05/19/2019 Given a 120 – 140-year-old chest, I have not only been sanding, refurbishing, replacing a lot of old, but also finding a lot of old that holds great beauty. The cedar lined – so I thought – “box” had experienced early stages of refinishing. Trying to remove old varnish/stain revealed the outside was covered with a thin veneer. Efforts to recapture a shine unfortunately caused chipping, cracks, and pretty much lost hope of ending up with a glossy piece of furniture. “Hey Mr. Smith, I’ve got an old chest I’m gonna toss – you want it for the wood? It’s an heirloom from great grandma, but…”
“Sure, I’ll grab it – probably make a new entry chest out of some of it. Thanks.” So, a dark, musty, ‘what can I do with this thing’ came home with me one day and a real adventure began. A belt sander ground through the veneer, slowly and surely with a little elbow help. Then came the thick, grey glue that puffed dust everywhere but in the collector bag on the sander. The cedar on the inside was not a “lining.” As the outer layers came off, solid ¾ inch in-near-perfect-shape- still-aroma-ing-the-air red cedar appeared. The ends, the back – all the same. A mysteriously covered burgundy-ish and white-ish solid board appeared. I have not quite figured out the top since with great expectation the grinding exposed – thin poplar boards edge glued and stuck atop the cedar. Time will tell on that piece. The antiquity certainly gone, I do look forward to the hand rub oil to follow – the 220-grit sanding for smoothness – the finishing touches of decorative trim and perhaps a contrast stain. But the heart of it, the heirloom of it will remain. The foundation remains aromatic cedar. Old, some nicks, a scratch or two – but solid and strong. A soul of old-fashioned craftsmanship held with tongue and groove or pegged connections. Never repaired in all the years. Strong.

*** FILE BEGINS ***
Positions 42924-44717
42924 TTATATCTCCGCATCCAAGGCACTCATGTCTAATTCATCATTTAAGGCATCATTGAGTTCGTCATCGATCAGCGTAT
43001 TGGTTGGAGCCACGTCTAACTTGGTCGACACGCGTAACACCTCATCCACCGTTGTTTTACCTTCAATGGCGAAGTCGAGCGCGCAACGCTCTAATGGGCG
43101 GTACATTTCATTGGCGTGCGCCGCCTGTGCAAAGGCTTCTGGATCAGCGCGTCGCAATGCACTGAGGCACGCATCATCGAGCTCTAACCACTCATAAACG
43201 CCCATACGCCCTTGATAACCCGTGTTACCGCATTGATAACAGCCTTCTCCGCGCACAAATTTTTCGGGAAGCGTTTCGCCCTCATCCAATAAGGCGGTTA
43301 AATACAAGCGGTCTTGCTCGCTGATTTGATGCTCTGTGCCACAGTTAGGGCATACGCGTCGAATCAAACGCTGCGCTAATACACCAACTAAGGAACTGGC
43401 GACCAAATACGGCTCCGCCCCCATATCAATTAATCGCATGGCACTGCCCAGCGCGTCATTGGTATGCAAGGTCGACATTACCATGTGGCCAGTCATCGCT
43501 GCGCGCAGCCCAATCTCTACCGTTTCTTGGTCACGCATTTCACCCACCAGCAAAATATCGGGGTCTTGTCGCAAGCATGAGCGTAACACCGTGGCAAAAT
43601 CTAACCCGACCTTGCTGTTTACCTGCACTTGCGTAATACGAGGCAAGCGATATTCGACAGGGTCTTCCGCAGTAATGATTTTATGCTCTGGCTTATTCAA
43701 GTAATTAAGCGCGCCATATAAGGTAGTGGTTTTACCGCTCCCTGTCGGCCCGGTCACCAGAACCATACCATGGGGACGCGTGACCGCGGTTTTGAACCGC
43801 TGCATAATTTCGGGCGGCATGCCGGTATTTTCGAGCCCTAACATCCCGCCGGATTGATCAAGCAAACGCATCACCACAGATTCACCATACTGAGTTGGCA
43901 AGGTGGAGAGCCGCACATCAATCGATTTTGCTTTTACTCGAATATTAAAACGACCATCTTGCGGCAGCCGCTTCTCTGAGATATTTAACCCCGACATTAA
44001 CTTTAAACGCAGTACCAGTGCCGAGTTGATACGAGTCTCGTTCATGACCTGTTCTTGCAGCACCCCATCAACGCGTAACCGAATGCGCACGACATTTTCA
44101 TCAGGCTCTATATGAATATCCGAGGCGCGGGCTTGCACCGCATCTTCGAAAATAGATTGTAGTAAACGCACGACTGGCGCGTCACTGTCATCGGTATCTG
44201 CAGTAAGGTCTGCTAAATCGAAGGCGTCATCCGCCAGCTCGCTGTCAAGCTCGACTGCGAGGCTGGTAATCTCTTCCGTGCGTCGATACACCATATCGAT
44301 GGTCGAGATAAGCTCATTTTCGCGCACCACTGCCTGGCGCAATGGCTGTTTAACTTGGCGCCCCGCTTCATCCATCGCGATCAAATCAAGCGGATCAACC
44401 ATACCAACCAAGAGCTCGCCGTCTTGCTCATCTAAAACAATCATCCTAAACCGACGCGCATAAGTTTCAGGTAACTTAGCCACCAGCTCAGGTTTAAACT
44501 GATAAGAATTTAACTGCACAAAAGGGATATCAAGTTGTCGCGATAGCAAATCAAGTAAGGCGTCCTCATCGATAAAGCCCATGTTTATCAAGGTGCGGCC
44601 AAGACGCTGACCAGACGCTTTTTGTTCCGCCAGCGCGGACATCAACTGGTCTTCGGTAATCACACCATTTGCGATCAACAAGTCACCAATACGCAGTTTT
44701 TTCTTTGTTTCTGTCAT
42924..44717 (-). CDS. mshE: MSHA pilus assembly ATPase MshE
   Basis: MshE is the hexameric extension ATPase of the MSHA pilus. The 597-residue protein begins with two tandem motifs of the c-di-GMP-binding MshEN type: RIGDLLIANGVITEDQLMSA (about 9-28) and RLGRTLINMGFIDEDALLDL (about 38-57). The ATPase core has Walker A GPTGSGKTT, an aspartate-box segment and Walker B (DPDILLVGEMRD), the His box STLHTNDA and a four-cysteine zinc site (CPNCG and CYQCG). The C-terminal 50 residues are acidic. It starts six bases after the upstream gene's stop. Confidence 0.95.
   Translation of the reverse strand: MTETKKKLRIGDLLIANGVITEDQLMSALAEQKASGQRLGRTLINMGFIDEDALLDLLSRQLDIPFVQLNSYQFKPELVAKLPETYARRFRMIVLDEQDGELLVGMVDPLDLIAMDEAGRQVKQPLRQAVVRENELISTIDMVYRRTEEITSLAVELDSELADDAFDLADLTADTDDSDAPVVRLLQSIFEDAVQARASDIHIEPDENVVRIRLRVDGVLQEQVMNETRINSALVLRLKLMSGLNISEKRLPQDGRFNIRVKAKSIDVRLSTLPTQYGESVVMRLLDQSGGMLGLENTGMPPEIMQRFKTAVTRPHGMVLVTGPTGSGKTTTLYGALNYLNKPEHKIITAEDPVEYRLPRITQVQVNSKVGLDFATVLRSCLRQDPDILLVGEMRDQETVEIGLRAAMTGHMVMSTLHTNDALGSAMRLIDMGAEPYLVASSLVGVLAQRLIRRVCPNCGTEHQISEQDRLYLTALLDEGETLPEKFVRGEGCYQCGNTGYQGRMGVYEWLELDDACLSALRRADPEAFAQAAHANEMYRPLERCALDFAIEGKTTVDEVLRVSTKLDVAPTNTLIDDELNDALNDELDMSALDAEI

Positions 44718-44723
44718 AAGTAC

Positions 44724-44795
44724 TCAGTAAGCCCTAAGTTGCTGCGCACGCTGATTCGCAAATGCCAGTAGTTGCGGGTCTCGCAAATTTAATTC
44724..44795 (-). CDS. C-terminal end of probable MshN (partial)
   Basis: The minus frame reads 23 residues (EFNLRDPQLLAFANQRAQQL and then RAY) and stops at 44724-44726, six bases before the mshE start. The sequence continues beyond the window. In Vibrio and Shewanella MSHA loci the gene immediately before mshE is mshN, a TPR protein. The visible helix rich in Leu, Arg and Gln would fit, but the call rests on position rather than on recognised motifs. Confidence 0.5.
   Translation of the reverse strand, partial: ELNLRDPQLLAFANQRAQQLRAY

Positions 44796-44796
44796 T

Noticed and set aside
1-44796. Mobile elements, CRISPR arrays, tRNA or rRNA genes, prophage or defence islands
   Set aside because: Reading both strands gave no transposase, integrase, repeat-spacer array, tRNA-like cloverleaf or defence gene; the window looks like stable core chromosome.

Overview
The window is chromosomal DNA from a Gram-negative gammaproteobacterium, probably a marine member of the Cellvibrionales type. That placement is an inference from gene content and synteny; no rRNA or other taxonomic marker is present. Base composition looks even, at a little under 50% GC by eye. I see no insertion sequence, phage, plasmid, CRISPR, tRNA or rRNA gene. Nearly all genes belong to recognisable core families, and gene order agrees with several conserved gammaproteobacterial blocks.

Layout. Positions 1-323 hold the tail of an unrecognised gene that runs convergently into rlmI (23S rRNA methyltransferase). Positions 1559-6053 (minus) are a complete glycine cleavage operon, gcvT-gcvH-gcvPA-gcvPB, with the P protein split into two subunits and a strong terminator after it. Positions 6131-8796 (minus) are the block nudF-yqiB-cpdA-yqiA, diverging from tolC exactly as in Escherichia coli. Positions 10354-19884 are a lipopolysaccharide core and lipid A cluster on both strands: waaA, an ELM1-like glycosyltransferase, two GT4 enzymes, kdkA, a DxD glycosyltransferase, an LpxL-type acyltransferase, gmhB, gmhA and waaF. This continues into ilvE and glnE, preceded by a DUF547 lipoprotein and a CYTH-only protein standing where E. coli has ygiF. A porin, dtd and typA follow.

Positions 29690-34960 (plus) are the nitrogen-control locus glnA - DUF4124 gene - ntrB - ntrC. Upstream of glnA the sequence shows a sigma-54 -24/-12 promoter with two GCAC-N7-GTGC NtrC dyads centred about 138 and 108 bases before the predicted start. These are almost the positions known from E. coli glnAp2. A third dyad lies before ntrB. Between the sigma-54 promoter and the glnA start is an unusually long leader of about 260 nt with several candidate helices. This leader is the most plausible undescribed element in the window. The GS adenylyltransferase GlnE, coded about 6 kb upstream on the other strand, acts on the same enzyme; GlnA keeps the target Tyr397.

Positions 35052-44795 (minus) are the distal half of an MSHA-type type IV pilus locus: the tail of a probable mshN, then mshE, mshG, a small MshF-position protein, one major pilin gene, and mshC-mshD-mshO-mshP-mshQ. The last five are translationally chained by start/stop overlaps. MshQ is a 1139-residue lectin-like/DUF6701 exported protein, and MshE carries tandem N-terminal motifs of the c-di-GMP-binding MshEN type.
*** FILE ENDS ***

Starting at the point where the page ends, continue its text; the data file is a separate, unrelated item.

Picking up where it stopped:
I wonder what treasures this box held? Handmade comforters or table cloths? A dowry? Bed sheets? Baby clothes left behind as the kids sped forward? Dolls? The old family Bible? Regardless, whatever came out certainly scented moments with a woodsy and “isn’t this a great smell” idyll. Treasures. When I toil on the project, my mind slips into a reverie of trying to hear the cedar reveal secrets. I like the language of old things, the voice of dad in the hammer I use, its leather strip wound handle still intact though spattered with paint and darkened with perspiration. The rasp with hardly any “rasp” left. Rod clamps and the fractured handle screwdriver one dasn’t remove without putting back. This chest was made with corner gussets cut to perfectly hide the tops of lag bolts holding on the feet. Corner seams also had the same treatment – a very narrow, 45° angle cut on both sides, glued in place into a piece of amazing.
I’m not quite sure why I think so much about this particular re-do. Maybe the discoveries as changes emerged. Maybe the happy in finding solid nature, the sense of heart put into the creation, the soul in the things it held. Like many, I have lived my years in times of incredible change. From no TV to a wrist band that allows me to chat long distance. From an “outhouse” to, wellll…. I guess an “inhouse.” Neil Armstrong likely looked for Alice Kramden on the moon. Landscapes and country sides – so much “long time passing.” I’m pretty much glad about the aromatic cedar that still solidifies my days in all this. That well-built, grace and love foundation that knits together we Christians’ lives. What God created, what Christ gave, and what the Holy Spirit uses to guide us prayerfully escapes change, remains strong for the faith we have in it. We might lose it once or twice, but if we dig and scratch around, its beauty will emerge. submitted by Dave Smith